First, we have to face a disease with a very high molecular and cellular heterogeneity, both on an intra- and intertumoral level. That means, when you look for druggable targets by studying specific molecular alterations in glioblastoma cells, it is very unlikely that you end up with one single drug that will benefit all glioblastoma patients. The ongoing umbrella trials like the N2M2 trial in Heidelberg address this very problem by searching for druggable molecular alterations that are present in a few percent of glioblastoma patients, and only these patients will receive the drug.

Second, the blood-brain barrier is preventing sufficient concentrations of many drugs and, even more so, therapeutic antibodies at the tumor cell site.

Third, a subset of tumor cells is displaying high levels of resistance to all available therapeutics, and we are just at the beginning of starting to understand their features. We believe that the tumor cell networks we are targeting at Divide & Conquer are a key factor in this respect.

Last but not least, we might be most successful in the end when we focus on basic cellular mechanisms of progression and resistance, and the microenvironmental interactions of glioblastoma. Again, that’s exactly what we do at Divide & Conquer.

WuXi AppTec: Has genomic analysis of glioblastoma improved drug discovery? If so how?

Frank Winkler: There are different examples of genomic analysis of incurable glioma types that have led to drug discovery. The most notable is the IDH1/2 mutation in astrocytic gliomas, where inhibitors have been developed and are being clinically tested. Additionally, there is the K27M mutation, which makes up a new class of malignant incurable brain tumors in which histone deacetylase (HDAC) inhibitors and other strategies are also being tested.

However, for the large proportion of glioblastomas, no such driver mutations have been identified so far. Thus, drugs developed for other tumors entities have been tried with glioblastomas too without any success thus far in controlled clinical trials, which includes immunotherapies.

That brings us to the point that we need to do now, from my point of view: understand the crucial cellular and molecular factors of tumor progression and resistance, without looking too much into what is already known from other cancers, and develop completely new treatment strategies.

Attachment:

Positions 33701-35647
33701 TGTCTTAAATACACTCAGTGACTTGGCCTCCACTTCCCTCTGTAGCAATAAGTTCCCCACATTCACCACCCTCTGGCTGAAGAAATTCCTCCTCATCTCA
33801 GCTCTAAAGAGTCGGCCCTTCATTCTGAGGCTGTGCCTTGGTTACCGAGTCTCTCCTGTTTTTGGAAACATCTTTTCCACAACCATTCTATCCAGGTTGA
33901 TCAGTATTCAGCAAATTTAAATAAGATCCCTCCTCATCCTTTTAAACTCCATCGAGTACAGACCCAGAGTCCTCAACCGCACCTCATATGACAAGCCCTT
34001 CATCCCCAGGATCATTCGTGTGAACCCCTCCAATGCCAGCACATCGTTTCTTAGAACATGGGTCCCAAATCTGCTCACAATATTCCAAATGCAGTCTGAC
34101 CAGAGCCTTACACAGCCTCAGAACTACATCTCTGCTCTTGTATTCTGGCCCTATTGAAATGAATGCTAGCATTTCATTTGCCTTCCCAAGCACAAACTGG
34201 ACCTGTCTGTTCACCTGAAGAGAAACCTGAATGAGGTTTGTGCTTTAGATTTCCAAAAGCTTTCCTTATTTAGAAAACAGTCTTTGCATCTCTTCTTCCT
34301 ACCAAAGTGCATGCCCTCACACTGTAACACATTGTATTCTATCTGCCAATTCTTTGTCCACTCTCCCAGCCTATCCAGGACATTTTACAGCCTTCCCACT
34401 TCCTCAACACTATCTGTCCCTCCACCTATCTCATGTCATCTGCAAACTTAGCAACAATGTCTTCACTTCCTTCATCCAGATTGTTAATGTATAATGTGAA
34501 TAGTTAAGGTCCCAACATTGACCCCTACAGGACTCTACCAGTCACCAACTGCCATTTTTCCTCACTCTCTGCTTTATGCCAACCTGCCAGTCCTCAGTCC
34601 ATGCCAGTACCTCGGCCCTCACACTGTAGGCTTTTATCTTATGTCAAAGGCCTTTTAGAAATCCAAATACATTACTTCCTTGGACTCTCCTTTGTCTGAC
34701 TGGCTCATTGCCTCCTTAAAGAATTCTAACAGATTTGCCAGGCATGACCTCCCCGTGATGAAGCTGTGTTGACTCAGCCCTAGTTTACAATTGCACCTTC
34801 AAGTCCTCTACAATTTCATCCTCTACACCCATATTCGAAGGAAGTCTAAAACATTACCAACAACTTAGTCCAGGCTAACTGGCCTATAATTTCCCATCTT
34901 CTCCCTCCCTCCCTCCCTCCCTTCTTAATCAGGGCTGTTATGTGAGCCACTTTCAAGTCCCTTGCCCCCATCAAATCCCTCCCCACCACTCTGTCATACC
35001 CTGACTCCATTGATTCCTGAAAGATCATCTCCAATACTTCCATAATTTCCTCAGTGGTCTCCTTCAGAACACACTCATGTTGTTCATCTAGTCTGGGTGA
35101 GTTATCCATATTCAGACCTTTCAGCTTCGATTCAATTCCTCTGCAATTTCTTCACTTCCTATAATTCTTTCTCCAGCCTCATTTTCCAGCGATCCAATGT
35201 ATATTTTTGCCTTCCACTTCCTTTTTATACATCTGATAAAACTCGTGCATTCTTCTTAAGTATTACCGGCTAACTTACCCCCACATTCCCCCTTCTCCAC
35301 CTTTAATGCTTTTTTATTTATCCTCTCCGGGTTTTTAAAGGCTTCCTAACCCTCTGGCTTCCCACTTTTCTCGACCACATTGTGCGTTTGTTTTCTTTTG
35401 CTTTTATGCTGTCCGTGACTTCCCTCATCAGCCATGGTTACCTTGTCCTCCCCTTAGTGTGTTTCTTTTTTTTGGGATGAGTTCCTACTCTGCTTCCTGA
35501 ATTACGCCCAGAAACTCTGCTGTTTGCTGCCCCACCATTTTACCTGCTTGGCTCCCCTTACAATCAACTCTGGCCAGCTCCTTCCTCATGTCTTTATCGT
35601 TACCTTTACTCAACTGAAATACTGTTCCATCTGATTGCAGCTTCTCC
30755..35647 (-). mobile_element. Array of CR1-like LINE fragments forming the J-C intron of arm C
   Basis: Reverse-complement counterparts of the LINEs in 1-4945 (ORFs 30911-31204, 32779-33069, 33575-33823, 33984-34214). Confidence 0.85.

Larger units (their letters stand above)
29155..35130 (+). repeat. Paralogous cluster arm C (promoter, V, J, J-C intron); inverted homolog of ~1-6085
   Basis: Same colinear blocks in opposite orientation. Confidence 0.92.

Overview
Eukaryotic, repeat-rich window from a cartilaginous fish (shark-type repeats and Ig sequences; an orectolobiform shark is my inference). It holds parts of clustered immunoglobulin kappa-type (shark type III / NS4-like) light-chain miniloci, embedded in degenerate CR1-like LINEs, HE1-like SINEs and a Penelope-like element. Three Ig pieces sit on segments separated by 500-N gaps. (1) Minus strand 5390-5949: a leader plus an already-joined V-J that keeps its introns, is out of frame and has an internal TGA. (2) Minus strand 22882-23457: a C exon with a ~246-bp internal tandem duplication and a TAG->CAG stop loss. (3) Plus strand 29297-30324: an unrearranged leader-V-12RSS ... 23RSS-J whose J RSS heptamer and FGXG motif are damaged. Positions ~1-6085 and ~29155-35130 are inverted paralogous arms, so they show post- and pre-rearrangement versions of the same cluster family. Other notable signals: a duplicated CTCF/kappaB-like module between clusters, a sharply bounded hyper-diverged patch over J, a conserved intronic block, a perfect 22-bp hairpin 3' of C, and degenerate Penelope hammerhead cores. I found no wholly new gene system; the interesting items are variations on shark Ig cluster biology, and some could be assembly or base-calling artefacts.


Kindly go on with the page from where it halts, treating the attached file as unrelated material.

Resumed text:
WuXi AppTec: How did you choose to focus on glioblastoma at Divide & Conquer?

Frank Winkler: The “why” is very clear: because of exactly the reasons stated above. To be more specific about the “how,” we discovered that glioblastoma cells extend ultra-long, tubular cell membrane protrusions that are used to invade the brain in a scanning mode to colonize it and to interconnect to a highly functional, communicating multicellular network that protects tumor cells from dying after radiotherapy and chemotherapy. This is apparently achieved by an improved homeostasis in these networks that supports cellular resilience. To make things worse, the network is able to detect damage to itself, and to ultimately repair itself in a highly coordinated fashion, which is apparently also responsible for rapid local recurrences after surgical resection.

By studying all this, the scales fell from our eyes. If you want to make a real difference in this disease, you need to disconnect the tumor cells. Isolate them from each other, and thereby transform an incurable disease into a potentially curable one. There is actually an example from man: there is a closely related brain tumor type, called oligodendroglioma, in which cells lack the ability to form resistant networks because of a particular genetic alteration (1p/19q codeletion). Happily, this glioma type is not incurable: most patients experience relapse-free survival over decades when treated with radiochemotherapy.

WuXi AppTec: How did you develop your drug candidate?

Frank Winkler: We have developed an in vitro assay for tumor cell connectivity that nicely reflects the anatomical and functional networks we see in patients and in vivo in mice. We are using this system to screen for drugs that inhibit the membrane tube extensions that connect tumor cells.

By doing this, we verified some “typical suspects” interfering with actin and microtubule dynamics that, however, are not druggable. Most importantly, we discovered that the PKC pathway is a master regulator of tumor cell network connectivity, and we have identified lead compounds that target this pathway, and–importantly–can be given to mice with acceptable toxicity too. At Divide & Conquer we are testing all lead compounds in refined mouse models that allow us to study both tumor cell disconnection on a microscopic level, and anti-tumor effects at the same time, using long-term in vivo microscopy combined with MRI and survival studies. That ensures that we really hit the target we want.